This study appeared in a recent edition of the journal Child Development and was conducted by researchers at the University of Montreal and the University of Minnesota. One great thing about this study is that it was longitudinal. Researchers first studied the children when they were 1 and 1 1/2 years old, then they followed up with them when they were 1 1/2 and 2 years old. Granted, it's not a long time span for follow-up (6 months) but at least it was longitudinal which is an advantage over a one-time assessment.
The children's parents were asked to complete a 3-day sleep diary for their youngsters, which recorded nighttime sleep, naps, and any night wakings. Then the children's cognitive development was assessed, with most of the tests focusing on executive functioning. I've discussed executive functioning previously on this blog, but it's a crucial aspect of child development in the early years. Executive function involves skills like one's ability to control one's impulses (i.e., self-control), remember things and look at information in new/creative ways (i.e., mental flexibility). It may seem like these skills are too complicated for young toddlers, but they are indeed developing these skills even at this young age.
The main finding of the study was that children who got most of their sleep at night did better on subsequent tests of executive function, particularly those related to impulse control. These findings held true even after considering other factors such as parents' background and the child's overall cognitive skills. Interestingly, the number of nighttime wakings and total amount of sleep were not related to children's executive functioning. I found this last point particularly interesting, given that nighttime wakings would presumably be disruptive to the rest that the brain is getting during sleep. The researchers point out that they were surprised by this finding as well, but argued that this may be an artifact of the way sleep interruptions were measured in the study.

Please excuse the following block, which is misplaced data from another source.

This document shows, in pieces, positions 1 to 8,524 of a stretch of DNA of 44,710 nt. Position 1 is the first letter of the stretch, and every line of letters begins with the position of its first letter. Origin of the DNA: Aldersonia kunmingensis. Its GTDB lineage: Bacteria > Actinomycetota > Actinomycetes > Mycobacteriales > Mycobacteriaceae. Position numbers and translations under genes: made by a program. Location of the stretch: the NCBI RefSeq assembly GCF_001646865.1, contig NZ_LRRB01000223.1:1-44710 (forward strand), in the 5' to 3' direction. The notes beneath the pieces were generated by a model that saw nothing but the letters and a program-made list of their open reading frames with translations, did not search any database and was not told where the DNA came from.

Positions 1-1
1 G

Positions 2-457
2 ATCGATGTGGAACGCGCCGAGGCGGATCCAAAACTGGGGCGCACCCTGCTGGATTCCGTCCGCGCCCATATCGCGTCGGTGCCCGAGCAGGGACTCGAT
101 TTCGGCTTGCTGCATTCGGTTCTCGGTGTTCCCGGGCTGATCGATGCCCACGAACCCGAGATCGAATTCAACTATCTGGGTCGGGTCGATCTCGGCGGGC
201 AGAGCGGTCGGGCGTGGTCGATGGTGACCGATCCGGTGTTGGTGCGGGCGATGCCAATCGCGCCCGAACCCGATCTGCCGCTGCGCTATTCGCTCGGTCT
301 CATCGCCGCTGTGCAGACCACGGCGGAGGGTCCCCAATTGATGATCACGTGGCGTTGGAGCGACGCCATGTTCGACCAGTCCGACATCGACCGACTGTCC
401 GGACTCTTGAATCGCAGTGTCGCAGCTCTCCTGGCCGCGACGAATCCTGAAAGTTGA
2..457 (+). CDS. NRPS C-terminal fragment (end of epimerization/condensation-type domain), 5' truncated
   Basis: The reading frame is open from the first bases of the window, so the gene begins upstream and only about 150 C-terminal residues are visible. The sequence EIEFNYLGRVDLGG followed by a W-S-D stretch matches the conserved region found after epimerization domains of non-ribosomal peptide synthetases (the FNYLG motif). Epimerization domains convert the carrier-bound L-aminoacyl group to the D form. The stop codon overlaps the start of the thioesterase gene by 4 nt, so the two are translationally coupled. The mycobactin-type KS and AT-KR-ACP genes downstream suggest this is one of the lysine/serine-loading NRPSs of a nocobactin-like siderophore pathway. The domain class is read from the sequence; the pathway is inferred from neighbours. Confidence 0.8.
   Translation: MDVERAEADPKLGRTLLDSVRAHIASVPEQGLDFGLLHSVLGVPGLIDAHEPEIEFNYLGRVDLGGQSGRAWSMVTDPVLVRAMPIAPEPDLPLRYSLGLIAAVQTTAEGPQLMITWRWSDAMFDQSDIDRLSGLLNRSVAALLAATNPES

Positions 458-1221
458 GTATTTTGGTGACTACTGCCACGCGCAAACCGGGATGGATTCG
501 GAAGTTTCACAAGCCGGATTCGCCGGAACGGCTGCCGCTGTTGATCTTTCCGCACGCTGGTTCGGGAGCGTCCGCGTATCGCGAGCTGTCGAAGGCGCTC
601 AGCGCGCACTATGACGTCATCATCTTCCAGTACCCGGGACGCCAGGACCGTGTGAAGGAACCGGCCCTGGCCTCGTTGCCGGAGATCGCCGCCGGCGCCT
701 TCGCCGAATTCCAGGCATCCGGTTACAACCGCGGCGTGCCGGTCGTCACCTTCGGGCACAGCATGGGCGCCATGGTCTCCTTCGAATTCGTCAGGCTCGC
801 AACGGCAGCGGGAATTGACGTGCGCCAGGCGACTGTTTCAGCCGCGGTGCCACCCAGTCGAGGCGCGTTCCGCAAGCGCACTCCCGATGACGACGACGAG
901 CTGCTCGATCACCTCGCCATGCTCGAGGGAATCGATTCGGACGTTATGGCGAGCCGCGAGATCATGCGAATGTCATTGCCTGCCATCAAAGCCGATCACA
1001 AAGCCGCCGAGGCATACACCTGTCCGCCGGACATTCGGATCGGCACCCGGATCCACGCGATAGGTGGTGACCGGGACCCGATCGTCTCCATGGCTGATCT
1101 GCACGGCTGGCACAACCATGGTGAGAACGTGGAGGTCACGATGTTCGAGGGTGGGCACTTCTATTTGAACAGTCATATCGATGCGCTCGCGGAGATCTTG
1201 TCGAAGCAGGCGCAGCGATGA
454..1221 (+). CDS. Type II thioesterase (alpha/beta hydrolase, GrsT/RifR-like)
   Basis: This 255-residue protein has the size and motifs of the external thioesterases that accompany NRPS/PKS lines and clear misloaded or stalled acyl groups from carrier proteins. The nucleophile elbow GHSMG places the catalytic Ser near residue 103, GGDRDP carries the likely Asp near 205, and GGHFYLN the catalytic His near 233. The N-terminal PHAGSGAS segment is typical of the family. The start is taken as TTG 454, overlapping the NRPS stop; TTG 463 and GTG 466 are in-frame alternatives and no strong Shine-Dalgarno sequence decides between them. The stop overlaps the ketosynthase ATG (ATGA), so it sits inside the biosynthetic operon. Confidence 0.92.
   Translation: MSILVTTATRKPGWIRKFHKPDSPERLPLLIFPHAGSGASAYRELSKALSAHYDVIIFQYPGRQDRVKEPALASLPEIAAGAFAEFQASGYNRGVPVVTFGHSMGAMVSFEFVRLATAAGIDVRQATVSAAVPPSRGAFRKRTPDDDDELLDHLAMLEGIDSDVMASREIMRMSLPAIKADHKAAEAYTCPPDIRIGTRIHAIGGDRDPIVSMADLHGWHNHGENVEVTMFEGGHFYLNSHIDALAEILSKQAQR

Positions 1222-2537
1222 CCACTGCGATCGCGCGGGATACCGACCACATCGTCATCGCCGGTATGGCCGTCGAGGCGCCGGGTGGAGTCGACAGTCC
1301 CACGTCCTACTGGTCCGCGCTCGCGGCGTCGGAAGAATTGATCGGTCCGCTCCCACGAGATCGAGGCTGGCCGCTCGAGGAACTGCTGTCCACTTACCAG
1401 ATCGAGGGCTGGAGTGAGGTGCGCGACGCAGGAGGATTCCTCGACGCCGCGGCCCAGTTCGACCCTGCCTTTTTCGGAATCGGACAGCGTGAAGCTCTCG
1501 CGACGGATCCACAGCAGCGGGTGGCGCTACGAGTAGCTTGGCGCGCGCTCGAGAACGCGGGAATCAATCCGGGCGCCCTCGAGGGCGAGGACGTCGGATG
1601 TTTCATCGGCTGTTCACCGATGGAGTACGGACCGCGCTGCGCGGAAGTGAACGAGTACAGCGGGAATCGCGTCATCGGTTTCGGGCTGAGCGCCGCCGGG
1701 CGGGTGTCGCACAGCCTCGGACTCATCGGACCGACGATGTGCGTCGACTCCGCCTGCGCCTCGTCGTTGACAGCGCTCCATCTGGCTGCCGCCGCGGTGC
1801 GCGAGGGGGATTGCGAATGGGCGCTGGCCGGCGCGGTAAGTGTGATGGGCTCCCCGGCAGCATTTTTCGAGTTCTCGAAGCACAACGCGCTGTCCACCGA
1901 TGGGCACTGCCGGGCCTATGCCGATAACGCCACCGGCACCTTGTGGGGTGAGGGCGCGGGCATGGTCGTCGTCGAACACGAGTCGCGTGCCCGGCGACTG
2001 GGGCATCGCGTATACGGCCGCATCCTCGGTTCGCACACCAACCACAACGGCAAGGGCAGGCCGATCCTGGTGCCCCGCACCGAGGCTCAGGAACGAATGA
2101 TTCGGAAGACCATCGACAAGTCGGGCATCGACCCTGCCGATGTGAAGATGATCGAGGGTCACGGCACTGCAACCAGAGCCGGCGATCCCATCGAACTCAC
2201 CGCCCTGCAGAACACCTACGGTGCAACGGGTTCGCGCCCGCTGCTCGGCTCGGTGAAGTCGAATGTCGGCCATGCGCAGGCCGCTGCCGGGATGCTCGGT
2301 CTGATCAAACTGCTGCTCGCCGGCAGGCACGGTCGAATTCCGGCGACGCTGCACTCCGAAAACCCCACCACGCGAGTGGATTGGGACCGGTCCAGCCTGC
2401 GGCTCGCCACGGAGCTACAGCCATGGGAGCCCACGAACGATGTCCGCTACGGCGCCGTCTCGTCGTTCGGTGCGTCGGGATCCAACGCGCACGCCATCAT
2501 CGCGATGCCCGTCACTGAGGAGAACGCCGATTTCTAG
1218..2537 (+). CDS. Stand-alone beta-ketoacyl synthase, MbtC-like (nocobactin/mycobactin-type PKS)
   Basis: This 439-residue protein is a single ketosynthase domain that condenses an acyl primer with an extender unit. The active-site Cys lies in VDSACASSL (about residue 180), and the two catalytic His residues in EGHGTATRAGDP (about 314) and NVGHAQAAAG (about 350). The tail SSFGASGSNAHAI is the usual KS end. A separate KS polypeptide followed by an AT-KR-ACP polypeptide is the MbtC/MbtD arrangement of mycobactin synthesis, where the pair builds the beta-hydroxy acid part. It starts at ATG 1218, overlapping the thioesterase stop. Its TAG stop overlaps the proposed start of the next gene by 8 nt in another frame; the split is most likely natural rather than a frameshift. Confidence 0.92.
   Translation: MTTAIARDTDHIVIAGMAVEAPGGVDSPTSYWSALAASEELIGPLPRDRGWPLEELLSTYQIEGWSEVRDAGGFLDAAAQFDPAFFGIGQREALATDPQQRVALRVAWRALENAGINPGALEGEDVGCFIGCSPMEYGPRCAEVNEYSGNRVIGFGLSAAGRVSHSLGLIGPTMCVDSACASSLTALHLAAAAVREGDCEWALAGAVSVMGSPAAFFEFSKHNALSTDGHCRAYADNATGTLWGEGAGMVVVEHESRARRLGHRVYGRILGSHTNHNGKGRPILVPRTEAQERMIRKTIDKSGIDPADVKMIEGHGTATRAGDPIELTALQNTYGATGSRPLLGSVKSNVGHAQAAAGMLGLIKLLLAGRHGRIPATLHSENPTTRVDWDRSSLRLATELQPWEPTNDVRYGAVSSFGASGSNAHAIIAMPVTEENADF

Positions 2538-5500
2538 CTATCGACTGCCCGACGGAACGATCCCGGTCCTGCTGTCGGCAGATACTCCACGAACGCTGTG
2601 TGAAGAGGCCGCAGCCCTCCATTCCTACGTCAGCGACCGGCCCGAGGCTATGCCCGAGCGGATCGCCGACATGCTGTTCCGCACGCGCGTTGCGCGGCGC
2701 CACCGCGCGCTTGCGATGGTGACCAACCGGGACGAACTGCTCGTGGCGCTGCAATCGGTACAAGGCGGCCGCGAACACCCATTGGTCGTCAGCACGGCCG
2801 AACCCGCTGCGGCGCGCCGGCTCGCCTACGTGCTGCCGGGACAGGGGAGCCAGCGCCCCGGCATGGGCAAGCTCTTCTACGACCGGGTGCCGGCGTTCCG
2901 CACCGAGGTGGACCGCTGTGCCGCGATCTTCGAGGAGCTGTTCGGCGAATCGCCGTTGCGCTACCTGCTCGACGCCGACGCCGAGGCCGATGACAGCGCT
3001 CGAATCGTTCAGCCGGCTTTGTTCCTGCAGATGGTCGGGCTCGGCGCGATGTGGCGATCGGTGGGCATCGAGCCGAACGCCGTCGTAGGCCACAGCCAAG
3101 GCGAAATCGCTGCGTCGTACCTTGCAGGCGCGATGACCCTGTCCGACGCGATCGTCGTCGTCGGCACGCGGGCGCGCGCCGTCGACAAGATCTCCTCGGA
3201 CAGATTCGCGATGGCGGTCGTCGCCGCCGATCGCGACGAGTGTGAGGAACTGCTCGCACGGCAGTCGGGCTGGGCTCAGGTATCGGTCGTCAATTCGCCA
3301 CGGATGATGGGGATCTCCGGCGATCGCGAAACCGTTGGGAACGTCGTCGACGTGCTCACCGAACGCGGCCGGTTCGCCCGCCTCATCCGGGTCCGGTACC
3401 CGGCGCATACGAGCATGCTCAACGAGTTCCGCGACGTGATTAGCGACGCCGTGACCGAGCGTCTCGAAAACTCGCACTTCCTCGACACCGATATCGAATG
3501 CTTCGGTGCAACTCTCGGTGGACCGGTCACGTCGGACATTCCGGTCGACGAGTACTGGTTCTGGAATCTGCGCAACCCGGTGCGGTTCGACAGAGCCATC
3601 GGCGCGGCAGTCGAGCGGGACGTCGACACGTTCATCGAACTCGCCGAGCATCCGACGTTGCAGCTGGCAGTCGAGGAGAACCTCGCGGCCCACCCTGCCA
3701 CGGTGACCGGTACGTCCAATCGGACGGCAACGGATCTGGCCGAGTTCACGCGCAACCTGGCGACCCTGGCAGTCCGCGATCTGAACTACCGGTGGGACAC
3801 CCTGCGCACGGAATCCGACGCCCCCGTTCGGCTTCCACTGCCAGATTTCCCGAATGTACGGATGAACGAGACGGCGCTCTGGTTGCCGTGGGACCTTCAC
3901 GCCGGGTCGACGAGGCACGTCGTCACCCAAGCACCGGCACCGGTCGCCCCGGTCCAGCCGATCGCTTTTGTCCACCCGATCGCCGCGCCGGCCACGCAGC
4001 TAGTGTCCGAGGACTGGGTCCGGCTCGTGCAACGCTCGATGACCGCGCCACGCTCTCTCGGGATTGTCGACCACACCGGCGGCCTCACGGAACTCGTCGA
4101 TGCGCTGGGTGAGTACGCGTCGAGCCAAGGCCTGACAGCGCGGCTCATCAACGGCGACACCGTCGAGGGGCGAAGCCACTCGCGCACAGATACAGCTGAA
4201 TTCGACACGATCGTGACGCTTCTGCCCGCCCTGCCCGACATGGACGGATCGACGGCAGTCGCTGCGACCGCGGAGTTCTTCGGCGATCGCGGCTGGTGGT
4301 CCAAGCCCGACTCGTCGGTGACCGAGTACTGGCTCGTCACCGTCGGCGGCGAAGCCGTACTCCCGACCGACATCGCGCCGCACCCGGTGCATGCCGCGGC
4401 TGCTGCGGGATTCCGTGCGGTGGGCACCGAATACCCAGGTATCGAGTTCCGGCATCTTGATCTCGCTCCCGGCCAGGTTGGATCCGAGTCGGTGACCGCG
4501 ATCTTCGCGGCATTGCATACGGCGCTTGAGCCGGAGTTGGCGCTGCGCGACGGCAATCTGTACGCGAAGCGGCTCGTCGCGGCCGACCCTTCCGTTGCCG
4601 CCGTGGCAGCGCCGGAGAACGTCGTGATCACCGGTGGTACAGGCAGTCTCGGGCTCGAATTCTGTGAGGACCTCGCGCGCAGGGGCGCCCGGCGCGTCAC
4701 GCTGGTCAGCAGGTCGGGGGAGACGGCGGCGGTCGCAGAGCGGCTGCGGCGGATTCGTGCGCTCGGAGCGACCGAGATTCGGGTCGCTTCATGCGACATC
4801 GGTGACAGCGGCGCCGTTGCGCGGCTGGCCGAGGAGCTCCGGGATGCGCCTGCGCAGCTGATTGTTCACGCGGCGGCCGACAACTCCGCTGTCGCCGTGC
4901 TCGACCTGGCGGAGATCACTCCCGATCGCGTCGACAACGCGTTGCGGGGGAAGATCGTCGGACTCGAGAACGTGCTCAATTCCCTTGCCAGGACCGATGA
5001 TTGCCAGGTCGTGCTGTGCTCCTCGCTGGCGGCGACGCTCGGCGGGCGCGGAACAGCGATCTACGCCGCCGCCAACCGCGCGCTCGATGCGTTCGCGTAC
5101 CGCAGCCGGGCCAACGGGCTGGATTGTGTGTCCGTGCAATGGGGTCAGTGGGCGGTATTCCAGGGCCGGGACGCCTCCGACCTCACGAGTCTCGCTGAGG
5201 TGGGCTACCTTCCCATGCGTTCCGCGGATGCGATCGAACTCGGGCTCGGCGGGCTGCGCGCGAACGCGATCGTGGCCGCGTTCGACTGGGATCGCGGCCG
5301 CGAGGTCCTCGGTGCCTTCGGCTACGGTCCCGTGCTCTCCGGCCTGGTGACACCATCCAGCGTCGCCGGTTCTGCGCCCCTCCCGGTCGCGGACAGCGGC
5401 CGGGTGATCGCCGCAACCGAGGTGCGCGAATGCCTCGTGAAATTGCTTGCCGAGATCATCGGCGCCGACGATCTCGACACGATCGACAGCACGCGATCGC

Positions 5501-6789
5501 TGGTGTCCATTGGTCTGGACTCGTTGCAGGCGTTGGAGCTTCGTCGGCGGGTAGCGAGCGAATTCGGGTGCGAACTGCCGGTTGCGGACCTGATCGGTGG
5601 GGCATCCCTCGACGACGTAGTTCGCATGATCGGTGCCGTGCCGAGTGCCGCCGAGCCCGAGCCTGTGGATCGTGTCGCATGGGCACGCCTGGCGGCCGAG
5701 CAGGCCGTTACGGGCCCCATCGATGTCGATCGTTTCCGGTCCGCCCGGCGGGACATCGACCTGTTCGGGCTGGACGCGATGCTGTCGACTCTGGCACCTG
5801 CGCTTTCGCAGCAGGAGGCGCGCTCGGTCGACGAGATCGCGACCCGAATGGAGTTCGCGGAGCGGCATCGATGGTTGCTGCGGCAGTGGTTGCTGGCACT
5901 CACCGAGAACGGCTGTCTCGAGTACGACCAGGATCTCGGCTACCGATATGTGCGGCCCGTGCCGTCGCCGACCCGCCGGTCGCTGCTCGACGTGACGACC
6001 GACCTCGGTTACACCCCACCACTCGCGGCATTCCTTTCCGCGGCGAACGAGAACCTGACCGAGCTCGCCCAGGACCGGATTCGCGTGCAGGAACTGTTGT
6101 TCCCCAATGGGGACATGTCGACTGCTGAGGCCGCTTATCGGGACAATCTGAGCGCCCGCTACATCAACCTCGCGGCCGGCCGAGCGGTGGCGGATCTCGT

It is important to point out that this study does not necessarily imply a causal relationship between nighttime sleep and executive function. As the authors point out, it is possible that some children's brains (for reasons not considered in this study) develop quicker and thus are able to regulate nighttime sleep and executive function sooner. The other idea is that family factors may have a lot to do with both children's sleep patterns and the development of executive function. For example, previous research has shown that factors such as parental warmth, marital discord, and bedtime behaviors influence children's sleep patterns. So it could be that certain family factors influence both the regulation of nighttime sleep and the development of executive function.
As a parent, I found this study to be added motivation to continue encouraging my toddler to sleep well at night. Most parents of little ones already know that good sleep is crucial to toddlers remaining in good spirits throughout the day. This research just reiterates that thought. It seems odd that many kids seem to "fight" sleep so much when it is so good for them. Sleep does a body (and brain) good.
Bernier A, Carlson SM, Bordeleau S, & Carrier J (2010). Relations between physiological and cognitive regulatory systems: infant sleep regulation and subsequent executive functioning. Child development, 81 (6), 1739-52 PMID: 21077861